Observing good practice in respect of religion can help build a more diverse, inclusive, respectful and motivated workforce. In creating an inclusive workplace, what steps can HR take to address the key issues associated with religion fairly, while supporting the needs of the business?
1. Champion good practice on religious inclusion
The positive effects of being sensitive to cultural and religious needs of job applicants and employees include:
- enhancing the organisation’s reputation as an inclusive employer;
- enabling employees of different religious identities to feel respected and that they belong, which has a positive impact on morale, motivation and retention; and
- creating a diverse workforce that brings different perspectives, knowledge and insights to the business, which benefits employers operating in multi-cultural, multi-faith global communities and markets.
The key to success is keeping the lines of communication open and treating each case on an individual basis when handling religion in the workplace.
More religious inclusion resources
2. Create inclusive policies and procedures
HR should ensure that employment policies and procedures are regularly reviewed so that they are relevant to the changing needs of the business, are up to date with legal requirements and best practice and do not disadvantage employees because of their religion or lack of it.
When reviewing or developing a policy, HR could benefit from seeking advice from local and national sources of expertise.
3. Implement non-discriminatory recruitment and selection practices
Employers that wish to attract a diverse pool of candidates must ensure that their recruitment and selection practices and procedures are non-discriminatory.
Using positive statements in job advertisements welcoming applications from all those who meet the job requirements regardless of their identity, or from specific underrepresented groups, can help attract a more diverse pool of applicants.
Employers should provide clear instructions to any employment agencies that they use not to exclude people on the basis of their identity, including religion or lack of it, and should ask the agency what steps they will take to ensure they reach a wide group of suitable applicants.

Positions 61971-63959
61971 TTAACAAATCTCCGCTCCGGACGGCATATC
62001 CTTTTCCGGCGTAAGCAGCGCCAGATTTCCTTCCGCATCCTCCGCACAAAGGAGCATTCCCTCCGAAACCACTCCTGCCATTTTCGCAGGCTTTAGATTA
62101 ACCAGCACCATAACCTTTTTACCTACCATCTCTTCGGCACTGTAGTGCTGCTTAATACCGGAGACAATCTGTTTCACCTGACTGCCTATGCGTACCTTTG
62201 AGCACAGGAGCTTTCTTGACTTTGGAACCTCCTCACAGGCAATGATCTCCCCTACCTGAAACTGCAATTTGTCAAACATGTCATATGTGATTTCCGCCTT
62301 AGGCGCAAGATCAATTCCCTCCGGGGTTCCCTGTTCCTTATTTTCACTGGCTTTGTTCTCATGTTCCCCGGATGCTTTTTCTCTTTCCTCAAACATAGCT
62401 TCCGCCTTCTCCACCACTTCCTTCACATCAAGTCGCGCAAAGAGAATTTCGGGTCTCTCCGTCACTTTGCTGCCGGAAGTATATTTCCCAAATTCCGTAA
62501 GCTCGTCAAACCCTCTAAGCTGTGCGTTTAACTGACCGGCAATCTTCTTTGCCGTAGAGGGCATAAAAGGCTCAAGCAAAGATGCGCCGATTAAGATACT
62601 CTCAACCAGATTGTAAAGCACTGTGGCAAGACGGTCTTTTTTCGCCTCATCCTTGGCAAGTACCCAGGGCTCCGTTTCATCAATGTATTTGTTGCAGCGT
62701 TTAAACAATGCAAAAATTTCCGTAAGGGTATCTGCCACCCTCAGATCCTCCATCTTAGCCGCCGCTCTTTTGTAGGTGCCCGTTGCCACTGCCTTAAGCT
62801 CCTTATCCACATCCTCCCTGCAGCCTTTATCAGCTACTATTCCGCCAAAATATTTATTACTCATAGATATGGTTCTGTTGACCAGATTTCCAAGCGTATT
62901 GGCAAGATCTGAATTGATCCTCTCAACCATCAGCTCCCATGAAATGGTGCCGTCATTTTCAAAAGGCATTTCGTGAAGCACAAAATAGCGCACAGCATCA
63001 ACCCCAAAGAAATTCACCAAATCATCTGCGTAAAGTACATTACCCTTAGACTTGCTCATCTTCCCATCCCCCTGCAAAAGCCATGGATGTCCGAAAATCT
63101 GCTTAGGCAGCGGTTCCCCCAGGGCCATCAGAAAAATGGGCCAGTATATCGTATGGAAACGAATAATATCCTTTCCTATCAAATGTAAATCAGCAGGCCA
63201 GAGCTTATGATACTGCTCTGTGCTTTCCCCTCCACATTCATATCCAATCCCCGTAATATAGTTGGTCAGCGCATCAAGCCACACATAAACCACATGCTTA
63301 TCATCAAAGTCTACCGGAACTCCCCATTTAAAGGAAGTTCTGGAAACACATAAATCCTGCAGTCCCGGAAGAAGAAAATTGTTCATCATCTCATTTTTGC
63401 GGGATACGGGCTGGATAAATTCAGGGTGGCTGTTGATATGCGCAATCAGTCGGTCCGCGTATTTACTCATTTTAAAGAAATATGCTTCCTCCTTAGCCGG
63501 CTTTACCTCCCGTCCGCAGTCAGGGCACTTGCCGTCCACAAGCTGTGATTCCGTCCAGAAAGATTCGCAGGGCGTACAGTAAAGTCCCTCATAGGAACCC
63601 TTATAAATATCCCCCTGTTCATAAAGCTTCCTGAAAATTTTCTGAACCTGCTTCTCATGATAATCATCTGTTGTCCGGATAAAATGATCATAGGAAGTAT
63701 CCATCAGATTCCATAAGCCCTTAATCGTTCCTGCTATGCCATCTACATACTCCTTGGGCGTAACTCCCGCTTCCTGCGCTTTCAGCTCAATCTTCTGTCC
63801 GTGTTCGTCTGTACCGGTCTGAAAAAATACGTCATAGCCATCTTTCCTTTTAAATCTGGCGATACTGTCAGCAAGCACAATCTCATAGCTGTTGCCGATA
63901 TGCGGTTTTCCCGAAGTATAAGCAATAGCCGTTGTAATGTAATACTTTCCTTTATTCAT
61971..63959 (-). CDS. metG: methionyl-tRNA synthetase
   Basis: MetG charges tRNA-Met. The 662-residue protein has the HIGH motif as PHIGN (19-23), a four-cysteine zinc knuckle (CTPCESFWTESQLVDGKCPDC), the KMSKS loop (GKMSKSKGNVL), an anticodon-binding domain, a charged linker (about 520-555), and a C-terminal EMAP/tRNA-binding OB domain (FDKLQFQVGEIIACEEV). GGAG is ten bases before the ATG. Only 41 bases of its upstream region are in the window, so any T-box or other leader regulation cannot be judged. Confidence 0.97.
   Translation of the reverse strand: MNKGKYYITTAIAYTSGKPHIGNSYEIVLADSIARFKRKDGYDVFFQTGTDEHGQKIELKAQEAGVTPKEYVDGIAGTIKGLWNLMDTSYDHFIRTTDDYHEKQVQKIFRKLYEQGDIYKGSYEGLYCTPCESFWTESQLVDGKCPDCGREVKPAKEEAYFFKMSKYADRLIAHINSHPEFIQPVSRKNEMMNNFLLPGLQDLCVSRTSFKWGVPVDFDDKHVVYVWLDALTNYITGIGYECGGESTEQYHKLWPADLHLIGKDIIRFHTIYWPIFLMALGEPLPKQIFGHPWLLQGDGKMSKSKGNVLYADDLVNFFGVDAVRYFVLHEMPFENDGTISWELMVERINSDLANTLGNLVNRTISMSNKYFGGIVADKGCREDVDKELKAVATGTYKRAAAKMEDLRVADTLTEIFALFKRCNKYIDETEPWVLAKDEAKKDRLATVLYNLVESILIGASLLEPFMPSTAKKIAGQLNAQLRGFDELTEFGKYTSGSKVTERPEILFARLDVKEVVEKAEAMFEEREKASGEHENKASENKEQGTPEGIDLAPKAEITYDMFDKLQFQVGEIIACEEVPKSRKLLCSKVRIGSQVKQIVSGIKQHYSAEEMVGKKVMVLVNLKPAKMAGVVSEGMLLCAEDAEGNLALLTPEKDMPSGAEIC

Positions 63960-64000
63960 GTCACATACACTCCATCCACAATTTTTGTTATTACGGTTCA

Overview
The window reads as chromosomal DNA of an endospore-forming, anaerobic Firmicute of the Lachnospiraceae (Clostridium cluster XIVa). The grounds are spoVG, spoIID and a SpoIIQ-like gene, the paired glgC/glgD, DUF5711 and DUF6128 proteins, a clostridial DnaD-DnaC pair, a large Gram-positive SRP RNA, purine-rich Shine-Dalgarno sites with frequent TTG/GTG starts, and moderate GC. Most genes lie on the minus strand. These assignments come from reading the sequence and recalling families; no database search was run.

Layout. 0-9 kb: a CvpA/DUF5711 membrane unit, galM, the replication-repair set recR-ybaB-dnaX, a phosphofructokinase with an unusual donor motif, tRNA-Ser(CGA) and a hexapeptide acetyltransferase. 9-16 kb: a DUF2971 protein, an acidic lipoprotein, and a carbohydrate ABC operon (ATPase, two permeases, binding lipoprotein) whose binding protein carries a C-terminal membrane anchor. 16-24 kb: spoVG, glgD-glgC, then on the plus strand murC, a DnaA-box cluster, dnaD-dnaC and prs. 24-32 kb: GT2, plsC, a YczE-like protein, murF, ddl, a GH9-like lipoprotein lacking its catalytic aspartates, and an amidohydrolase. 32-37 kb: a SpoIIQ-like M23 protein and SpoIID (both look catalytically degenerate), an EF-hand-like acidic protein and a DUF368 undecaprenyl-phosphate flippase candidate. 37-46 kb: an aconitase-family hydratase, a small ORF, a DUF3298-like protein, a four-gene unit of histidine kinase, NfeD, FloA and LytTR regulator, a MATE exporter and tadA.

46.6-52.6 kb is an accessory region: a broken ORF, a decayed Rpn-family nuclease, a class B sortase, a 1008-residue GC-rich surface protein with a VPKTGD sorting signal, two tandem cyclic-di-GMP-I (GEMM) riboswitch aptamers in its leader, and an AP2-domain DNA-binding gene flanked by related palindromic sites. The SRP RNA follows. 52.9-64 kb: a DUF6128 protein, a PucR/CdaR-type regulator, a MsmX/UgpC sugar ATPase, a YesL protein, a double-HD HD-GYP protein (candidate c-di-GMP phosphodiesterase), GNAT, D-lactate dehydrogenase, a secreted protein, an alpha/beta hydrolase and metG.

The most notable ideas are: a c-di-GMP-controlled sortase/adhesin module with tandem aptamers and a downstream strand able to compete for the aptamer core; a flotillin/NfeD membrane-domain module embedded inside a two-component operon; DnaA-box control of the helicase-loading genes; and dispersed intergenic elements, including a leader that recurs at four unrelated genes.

- Creating an inclusive workplace for religion and belief: more on the recruitment and selection process
4. Take practical steps to create religious inclusion
There are a number of practical steps that employers can take to create an inclusive workplace for religion, including:
Did you know?
The Equality and Human Rights Commission has produced a useful decision-making tool to help employers deal with requests for time off for religious reasons.
- raising awareness by providing training on religion to minimise the potential for workplace conflict that can arise from misconceptions about religion;
- encouraging multi-faith employee networks to demonstrate an employer’s commitment to religious diversity in the workplace;
- allowing time off for religious observance and agreeing flexible working arrangements, where practicable;
- giving reasonable consideration to individual requests to pray and ensuring that any dedicated space for prayer or meditation is inclusive of different religions;
- ensuring that any dress code requirements can be objectively justified and that the reason for having a dress code is clearly communicated to employees;
- being sensitive to employees’ cultural and religious needs when organising workplace events and training including accommodating dietary, and other observance requirements; and
- setting out in a policy what constitutes unacceptable behaviour that can amount to harassment relating to religion or belief.
- Creating an inclusive workplace for religion and belief: more on raising awareness
- Creating an inclusive workplace for religion and belief: more on prayer
- Creating an inclusive workplace for religion and belief: more on proselytising and harassment
Why is inclusive practice important?
“For people to bring their whole self to work, they need to feel safe to be who they are. An employee’s religious identity or their belief may be a source of resilience and motivation for them which can in turn significantly contribute to their performance and wellbeing.”